This is the second summer I’ve had the chance to go out and work at Kilpatrick Family Farm. I usually only go out once a week since it’s about an hour from my house.
When I started working there I really didn’t know what to expect. I just wanted to get as much experience as I could because my husband and I want to have a farm of our own some day. I figured since I was going out on Fridays I would mostly be getting things ready for the Saturday markets.
Last summer that’s typically what happened. Part of the day we’d harvest various crops, and the rest of the day we’d wash, bundle, and box everything up.
Fridays are pretty fun out there since someone usually makes a dessert of some sort; so in the middle of the day we’d take a break and eat whatever tasty thing had been made.
This summer I’ve only been out there a few times so far, but my work has been of a different nature. I’ve been doing more work in the office with Philip, Michael’s older brother. We’ve been trying to update our price signs, the blog, the website, and complete a few other projects.
I used to think of farm work as people on tractors and working in fields. That is a part of it, but there are many other things that must get done. Honestly, the amount I know is just a small part of the larger picture. For instance, planting schedules get worked out, irrigation lines are put in, CSA items get picked, and much, much more.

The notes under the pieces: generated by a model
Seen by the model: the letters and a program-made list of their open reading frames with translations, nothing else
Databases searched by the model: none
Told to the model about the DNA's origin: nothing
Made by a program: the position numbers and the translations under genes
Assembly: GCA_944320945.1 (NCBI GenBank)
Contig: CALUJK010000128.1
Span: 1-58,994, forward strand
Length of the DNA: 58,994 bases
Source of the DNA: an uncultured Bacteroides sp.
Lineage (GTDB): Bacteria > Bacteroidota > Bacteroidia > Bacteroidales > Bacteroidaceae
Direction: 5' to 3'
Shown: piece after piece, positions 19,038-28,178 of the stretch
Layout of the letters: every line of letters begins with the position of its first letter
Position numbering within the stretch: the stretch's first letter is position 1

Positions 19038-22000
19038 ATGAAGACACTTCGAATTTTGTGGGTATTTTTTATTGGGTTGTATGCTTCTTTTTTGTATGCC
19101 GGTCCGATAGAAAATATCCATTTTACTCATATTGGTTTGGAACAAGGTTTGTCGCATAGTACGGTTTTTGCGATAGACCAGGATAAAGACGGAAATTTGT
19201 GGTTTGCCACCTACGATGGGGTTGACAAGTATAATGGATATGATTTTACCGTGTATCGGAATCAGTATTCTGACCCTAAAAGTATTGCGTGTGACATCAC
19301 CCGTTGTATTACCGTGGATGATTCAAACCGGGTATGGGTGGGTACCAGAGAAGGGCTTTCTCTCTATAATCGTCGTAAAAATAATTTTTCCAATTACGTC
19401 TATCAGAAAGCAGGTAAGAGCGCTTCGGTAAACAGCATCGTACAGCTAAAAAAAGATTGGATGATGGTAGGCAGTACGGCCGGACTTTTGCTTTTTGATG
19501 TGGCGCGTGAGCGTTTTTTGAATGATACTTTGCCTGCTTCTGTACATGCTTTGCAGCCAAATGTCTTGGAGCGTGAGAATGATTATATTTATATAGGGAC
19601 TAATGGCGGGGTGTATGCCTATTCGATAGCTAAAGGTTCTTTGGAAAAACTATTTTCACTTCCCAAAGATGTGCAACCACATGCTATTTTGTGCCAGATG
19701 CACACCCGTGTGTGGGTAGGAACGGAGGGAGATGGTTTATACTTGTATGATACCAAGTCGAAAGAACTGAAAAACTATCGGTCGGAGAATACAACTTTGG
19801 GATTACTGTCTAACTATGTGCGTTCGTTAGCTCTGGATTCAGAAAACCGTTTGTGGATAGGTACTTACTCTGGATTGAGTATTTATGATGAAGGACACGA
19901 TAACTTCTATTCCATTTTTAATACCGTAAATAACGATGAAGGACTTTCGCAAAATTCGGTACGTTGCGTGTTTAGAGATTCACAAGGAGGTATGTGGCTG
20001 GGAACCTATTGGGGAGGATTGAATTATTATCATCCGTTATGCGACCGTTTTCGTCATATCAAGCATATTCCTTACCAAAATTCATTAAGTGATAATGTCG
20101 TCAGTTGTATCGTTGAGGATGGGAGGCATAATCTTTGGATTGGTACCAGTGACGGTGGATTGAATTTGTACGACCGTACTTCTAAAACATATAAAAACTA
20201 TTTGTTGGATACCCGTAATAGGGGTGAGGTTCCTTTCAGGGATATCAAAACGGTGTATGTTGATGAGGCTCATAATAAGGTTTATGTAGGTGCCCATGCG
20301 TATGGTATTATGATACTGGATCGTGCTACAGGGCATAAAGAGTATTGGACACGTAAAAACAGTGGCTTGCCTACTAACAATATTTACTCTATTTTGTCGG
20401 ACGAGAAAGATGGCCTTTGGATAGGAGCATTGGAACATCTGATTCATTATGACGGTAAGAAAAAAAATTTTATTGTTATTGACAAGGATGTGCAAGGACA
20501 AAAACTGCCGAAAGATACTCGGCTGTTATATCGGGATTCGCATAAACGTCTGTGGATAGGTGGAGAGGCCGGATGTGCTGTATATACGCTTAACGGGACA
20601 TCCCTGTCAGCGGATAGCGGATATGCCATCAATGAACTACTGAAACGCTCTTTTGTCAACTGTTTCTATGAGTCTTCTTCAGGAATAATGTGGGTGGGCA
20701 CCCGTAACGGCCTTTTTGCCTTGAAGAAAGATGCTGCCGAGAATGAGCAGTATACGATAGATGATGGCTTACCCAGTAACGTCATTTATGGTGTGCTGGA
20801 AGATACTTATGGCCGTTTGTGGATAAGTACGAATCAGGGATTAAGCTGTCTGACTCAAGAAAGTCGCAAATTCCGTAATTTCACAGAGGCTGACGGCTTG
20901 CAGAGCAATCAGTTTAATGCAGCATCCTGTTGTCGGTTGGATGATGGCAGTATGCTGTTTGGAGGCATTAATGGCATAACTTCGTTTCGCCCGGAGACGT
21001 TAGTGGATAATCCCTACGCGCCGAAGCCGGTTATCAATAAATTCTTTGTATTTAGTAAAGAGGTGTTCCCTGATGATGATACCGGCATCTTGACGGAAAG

Here is just a small look into the goings on of one day on Kilpatrick Family Farm:
I’ve really appreciated them allowing me to work there (and letting Jack tag along). I’ve learned so much and it’s always nice being out there. The Kilpatricks are an amazing, dynamic group of people and I enjoy sharing recipes with Michael’s sisters and mom.
It makes me happy to get my food from them because it’s food from friends, week after week. I really couldn’t ask for more.
Editor’s Note: As another proud member of the Kilpatrick Family Farm workforce, CSA Coordinator, I would like to give another plug: their newsletter. Michael works hard every week to bring the subscribers a totally transparent view of vegetable (and some animal) farming every week. If you are at all interested in how food is grown in a harmonious way with nature (the opposite of big ag. conventional farming) you should subscribe to the newsletter (which you can do from their facebook page or front page of website). Michael does a great service to lift the veil of food production. -Christina